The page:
Sunday, September 28, 2008

Unloved in Autumn Rain

Of all the structures in the landscape, it is the old barns which tug most compellingly at my sensibilities. Forgotten, unloved and forlorn, they stand in their sodden untended fields, looking out across the foggy highlands on rainswept days in September.

This fine old structure is near the hamlet of Ferguson Falls, and the roof is in passable condition, but the barn does not appear to be in use. Boards are missing here and there, the outwardly bulging end wall discloses bales of dusty hay from long ago harvests, and the whole thing is listing dangerously to port.

One of these days, I shall drive by and discover that the old barn has collapsed in a heap of timbers, splinters and stakes, and I am dreading it. I love the old wood polished to a weathered silvery patina and its dry fragrance, the outline of the roof against the sky on a wet day in autumn, the way the whole edifice sings in the wind.

I am becoming an old barn myself, and that may have something to do with it, but looking back over my three score or so years, I know that I have always felt this way about old barns, and my library table bears mute testimony to that with its tidy stack of works on pioneer agriculture and the history of North American barns.

One can't help but be sad about these lovely old buildings, remembering the dauntless pioneer souls who came to this place and built them as a necessary element in carving out a new life in the wild.


Tabor said...

I feel the same about the tobacco barns here that are rapidly disappearing. I think it is because they represent the work of our citizens and a part of culture long gone. They were once filled with loud and happy voices of people who worked the land.

Sorrow said...

Was wondering if you ever read the book " we didn't have much, but we sure had plenty"
photo's of old barns make me think of that collection...
we all lean a little at the

Amberchlopaz said...

It is now honored and loved by you, and through you, us. It is beautiful, and thank you.

Brenda Pruitt said...

Oh, I love photos of barns. Just took one myself last weekend and posted it. Such nostalgia. Another era. Somewhat like me, I suppose, at age 51 and looking at a country that is in dire straits. And old barns, falling down, like a tree in a forest, unheard... Sort of like this country, huh? Just found you. I'll be back. I garden in East Texas.

Livia Indica said...

Don't forget that old abandoned, yet still standing, barns are homes to many wild creatures. They are still useful, just not to humans.

Sky said...

yes, livia is right. there is no telling how many animals have taken shelter in these barns, how many have borne their offspring there. even lovers who find a summer shower instead of sunny skies have taken private shelter. so much has happened behind those silvered boards. so many stories to be told.

my parents' georgia property contained fallen down structures all about the many acres when they purchased it. remnants of the early south stood among the pines - a small home far away from the main house, likely a home to slaves, had one wall and a chimney standing. old barns stood here and there in various states of disrepair. even a family graveyard surrounded by a rusted iron fence was secluded among the overgrown shrubs and trees. these mesmerized my sister and me, and we found ourselves returning time after time to the graveyard and the structure with a wall and fireplace. what is left still commands my attention all these many years later. i want to know more about the life which pulsed there so many years ago.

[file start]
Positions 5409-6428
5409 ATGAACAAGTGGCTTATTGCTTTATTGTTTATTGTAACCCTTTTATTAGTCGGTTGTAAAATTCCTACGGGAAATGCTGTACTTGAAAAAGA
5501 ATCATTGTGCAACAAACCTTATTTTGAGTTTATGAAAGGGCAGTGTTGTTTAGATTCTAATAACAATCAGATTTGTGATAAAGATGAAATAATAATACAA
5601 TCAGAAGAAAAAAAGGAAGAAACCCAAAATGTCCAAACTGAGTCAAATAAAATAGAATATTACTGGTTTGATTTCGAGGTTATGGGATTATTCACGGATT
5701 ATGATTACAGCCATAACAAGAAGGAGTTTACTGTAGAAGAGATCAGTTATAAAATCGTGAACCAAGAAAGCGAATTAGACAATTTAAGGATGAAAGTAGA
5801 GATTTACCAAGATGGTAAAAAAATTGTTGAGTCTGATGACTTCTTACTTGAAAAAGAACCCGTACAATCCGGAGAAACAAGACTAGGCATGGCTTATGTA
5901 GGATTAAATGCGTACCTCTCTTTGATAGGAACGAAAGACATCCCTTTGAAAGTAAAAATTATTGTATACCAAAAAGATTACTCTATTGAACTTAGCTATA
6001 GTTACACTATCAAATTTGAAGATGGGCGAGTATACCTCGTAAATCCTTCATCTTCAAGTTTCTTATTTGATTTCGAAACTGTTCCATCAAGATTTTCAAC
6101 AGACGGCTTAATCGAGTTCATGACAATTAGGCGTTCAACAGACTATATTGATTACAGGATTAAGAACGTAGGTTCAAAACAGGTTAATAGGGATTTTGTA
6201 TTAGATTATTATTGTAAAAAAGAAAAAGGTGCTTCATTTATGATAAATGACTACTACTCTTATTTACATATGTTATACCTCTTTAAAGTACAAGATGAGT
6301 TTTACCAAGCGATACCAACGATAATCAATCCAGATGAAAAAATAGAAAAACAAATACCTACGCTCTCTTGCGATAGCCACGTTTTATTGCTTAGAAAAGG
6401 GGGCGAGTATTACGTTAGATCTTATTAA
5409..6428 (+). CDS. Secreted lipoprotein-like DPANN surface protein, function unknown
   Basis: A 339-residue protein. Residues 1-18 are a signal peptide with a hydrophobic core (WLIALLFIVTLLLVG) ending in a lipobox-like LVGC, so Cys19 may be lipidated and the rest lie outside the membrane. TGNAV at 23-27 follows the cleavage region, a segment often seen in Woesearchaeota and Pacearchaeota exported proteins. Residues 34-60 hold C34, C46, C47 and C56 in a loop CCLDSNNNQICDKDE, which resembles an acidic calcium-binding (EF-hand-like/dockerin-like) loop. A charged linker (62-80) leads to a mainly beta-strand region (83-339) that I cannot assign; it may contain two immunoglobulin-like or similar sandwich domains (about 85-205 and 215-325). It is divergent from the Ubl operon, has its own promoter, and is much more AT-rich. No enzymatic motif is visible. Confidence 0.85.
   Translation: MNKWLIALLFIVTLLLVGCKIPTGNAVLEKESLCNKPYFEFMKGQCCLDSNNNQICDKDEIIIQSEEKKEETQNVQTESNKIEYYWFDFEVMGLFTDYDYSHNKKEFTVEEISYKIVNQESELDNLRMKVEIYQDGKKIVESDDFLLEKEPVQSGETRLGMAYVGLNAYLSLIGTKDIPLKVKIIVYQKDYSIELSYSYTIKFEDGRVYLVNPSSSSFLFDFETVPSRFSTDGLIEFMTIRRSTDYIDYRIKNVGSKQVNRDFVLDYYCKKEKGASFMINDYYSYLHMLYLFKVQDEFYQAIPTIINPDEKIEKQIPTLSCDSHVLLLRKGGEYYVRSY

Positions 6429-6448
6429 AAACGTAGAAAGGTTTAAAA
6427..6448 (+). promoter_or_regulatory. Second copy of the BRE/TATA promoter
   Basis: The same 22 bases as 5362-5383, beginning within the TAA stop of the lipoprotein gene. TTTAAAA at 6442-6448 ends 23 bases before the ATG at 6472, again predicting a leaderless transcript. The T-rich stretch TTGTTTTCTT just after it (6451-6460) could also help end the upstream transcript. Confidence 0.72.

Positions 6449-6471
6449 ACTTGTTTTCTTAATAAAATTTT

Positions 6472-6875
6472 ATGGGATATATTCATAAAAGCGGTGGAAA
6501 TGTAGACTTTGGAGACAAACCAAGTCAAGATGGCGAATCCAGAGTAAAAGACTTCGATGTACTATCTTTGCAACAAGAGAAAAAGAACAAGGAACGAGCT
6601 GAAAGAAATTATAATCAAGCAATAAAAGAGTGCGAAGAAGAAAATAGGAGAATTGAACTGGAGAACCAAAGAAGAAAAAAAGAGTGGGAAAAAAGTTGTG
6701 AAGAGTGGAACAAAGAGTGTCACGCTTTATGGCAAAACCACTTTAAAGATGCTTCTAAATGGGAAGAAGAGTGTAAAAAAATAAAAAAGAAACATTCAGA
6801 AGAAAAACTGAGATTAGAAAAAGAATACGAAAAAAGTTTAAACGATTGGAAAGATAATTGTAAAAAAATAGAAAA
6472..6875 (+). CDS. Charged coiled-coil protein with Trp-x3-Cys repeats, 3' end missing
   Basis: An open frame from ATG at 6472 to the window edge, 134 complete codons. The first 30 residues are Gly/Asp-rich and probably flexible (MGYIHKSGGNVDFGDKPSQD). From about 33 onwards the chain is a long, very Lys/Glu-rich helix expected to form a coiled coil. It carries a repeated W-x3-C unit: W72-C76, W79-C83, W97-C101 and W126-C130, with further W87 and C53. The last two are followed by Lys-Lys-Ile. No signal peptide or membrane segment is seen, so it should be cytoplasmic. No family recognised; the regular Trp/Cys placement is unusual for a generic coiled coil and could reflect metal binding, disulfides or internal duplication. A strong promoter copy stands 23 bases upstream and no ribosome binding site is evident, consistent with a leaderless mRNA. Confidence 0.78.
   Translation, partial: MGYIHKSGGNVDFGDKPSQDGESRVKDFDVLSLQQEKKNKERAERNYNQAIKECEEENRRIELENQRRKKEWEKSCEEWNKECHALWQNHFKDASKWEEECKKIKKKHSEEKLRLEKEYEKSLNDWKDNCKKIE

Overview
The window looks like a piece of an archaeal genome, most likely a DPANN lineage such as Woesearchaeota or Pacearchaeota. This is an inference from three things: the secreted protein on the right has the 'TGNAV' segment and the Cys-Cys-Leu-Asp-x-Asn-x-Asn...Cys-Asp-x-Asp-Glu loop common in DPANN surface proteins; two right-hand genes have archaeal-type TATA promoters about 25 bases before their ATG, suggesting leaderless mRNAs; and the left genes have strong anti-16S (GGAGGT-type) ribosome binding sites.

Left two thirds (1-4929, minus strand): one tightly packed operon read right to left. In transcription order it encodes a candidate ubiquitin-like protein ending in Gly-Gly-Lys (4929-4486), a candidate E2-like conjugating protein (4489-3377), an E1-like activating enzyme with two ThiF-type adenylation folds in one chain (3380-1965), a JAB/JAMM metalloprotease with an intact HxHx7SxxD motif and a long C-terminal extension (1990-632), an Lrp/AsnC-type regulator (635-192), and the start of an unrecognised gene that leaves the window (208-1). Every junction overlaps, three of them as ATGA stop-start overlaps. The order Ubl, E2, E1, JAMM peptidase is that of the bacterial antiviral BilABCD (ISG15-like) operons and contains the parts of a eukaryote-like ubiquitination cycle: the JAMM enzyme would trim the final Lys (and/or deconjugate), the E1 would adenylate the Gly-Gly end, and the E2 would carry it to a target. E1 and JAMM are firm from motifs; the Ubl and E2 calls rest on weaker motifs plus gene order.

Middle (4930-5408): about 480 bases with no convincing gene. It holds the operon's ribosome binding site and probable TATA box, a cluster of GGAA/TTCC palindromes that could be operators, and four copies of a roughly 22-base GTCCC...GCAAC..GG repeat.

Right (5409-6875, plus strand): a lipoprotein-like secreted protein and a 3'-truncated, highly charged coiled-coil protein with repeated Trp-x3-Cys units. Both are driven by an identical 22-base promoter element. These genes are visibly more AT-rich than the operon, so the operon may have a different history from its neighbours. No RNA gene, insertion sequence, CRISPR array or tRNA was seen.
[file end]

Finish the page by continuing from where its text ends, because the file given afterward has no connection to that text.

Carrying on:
One Woman's Journey - a journal being written from Woodhaven - her cottage in the woods. said...

Cate, I love what you have shared.
My old homeplace is one of the tobacco capitols. It is their main produce. I shared with my son yesterday that when I make my next trip "home" in a week I am taking my camera to see what I can capture. On fall mornings I love seeing the smoke coming out of the barns. Love that wonderful smell.
Can remember it so well as I use to walk on early mornings.

Anonymous said...

Thank you for this. I am among those who love old buildings and the stories they hold. The perspective offered by Livia is an important one, too!

I used to work for the National Trust for Historic Preservation, which works to save such structures, particularly tobacco barns, though a program called "Barn Again!".

~Flaneuse in DC

Anonymous said...

I feel the same way about old barns -- those huge, open doors gaping like mouths formed into primal screams at having been abandoned. Beautiful, moody shot.

L'Adelaide said...

hello dear one, just a comment to share with you an old barn on the property I posted on sunday stroll...come see when you can, I think you will love it!

blessings to you ***

Anonymous said...

There's something fascinating about abandoned buildings, regardless of age.

As for your question in the sidebar, I would hope you would repost the pictures, or if you delete those posts at least blog the photos again. I liked so many of them and would hate to see them disappear permanently.